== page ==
Gareth Jones

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  AS I was looking into a shop window in the elegant main street of Dresden I felt someone tap my elbow nervously, and, turning round, I saw a young worker, who begged shamefacedly for a little money.

“What was your work?”  I asked.

“Farm labourer,” he answered. “So I do not get any unemployment insurance.  I can get no work on the land, and here in Dresden it is terrible.  A curse seems to have come over the country.

“Go to the poor quarters here and you will see what misery is.  But we’ll get rid of it some day.  Hitler will do nothing.  He’s ranking himself with the capitalists and is just the tool of Hugenberg.  But we workers will fight to the death against him.  Berlin is Red; Dresden is going Red; the whole country is going Red.  And it is all because we can get no work.”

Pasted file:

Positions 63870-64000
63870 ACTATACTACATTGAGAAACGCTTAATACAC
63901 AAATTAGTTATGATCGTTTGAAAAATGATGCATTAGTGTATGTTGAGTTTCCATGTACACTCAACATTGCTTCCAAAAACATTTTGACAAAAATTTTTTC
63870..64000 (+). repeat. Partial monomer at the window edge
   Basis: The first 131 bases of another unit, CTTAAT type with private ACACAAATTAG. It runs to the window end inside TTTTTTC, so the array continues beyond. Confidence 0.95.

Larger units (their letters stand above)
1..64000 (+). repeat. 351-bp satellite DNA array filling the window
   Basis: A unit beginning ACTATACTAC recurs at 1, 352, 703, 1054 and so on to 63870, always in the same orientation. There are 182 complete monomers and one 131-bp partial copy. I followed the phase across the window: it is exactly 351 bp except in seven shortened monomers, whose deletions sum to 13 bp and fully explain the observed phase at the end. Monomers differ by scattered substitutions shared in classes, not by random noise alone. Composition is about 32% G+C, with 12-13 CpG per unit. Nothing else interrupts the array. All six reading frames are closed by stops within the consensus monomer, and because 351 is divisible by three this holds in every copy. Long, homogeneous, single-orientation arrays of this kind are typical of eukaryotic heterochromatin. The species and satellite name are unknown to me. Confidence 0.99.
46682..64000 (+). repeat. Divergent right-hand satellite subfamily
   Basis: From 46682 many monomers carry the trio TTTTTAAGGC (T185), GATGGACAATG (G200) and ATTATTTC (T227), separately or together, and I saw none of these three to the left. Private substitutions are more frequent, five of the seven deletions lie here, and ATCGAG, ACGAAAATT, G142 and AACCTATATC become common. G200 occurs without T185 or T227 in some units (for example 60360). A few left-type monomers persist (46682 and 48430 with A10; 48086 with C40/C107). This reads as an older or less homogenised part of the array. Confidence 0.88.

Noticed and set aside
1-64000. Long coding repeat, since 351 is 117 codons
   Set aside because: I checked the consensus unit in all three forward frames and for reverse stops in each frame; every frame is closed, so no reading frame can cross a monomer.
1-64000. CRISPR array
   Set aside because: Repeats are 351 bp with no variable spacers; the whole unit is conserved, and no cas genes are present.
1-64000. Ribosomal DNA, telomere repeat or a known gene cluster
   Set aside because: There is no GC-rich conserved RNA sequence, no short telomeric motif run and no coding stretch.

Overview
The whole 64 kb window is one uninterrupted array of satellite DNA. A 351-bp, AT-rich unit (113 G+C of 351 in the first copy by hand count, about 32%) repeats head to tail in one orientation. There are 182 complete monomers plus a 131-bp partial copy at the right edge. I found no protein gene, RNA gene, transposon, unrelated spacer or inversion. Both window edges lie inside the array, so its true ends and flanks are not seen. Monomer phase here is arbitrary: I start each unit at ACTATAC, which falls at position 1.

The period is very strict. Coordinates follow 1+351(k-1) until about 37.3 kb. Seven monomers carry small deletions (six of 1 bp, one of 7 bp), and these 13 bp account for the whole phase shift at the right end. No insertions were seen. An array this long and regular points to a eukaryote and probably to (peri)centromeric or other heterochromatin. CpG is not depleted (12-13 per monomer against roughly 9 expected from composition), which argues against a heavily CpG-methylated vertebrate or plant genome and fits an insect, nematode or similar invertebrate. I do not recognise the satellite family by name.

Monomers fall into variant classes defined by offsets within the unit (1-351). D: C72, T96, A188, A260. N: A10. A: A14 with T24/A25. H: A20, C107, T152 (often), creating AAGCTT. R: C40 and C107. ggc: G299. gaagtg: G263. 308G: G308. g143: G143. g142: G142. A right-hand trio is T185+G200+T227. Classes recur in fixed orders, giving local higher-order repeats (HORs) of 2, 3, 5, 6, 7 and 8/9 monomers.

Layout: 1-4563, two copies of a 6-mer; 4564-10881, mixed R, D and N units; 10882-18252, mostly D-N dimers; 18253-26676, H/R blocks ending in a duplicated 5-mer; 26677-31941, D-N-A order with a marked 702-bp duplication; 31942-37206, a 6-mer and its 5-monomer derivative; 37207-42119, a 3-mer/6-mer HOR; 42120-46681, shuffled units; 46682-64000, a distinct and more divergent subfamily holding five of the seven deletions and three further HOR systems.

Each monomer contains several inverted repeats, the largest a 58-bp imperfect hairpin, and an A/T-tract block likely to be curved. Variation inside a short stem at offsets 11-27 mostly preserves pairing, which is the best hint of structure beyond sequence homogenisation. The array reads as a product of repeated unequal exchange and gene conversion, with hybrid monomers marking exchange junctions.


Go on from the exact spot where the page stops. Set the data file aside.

Unemployment and the misery which follows it are sending millions of honest German workers into the camp of the extremists.  It is arousing among the middle class in Germany burning hatred of the system under which they live.  It is creating a tense feeling that anything is better than the present distress.  Here in Dresden, which has a population of 650,000, nearly 200,000 men, women, and children depend on help from the public bodies in order to live.  In most German towns nearly one-third of the inhabitants receive what little money they have from relief and unemployment insurance.

The Means Test